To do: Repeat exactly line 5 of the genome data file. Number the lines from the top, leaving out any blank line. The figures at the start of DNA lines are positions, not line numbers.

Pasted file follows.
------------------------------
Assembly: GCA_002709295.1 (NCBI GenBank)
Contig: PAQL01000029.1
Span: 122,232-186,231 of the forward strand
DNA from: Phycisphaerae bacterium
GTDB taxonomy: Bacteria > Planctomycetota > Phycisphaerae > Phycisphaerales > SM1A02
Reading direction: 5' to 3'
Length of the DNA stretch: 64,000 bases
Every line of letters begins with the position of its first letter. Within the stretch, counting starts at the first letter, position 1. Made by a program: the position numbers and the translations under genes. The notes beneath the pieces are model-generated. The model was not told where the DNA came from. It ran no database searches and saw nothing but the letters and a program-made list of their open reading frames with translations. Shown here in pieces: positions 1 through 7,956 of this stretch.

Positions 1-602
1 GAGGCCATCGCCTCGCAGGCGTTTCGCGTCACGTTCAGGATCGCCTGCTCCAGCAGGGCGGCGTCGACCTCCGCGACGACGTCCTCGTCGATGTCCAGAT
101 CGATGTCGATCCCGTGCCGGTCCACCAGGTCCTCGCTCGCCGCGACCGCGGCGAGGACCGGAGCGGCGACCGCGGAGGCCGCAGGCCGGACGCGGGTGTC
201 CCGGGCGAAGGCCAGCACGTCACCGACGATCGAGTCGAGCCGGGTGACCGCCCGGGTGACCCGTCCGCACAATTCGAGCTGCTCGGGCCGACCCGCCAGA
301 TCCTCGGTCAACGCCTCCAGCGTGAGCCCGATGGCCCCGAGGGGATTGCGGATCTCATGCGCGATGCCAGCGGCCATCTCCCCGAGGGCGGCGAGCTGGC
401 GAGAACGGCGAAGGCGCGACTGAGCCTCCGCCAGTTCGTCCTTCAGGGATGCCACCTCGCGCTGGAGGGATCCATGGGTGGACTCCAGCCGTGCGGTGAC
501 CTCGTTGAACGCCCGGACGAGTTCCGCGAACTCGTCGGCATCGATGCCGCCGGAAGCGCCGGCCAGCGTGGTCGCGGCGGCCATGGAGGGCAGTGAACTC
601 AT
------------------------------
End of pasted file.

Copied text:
GTDB taxonomy: Bacteria > Planctomycetota > Phycisphaerae > Phycisphaerales > SM1A02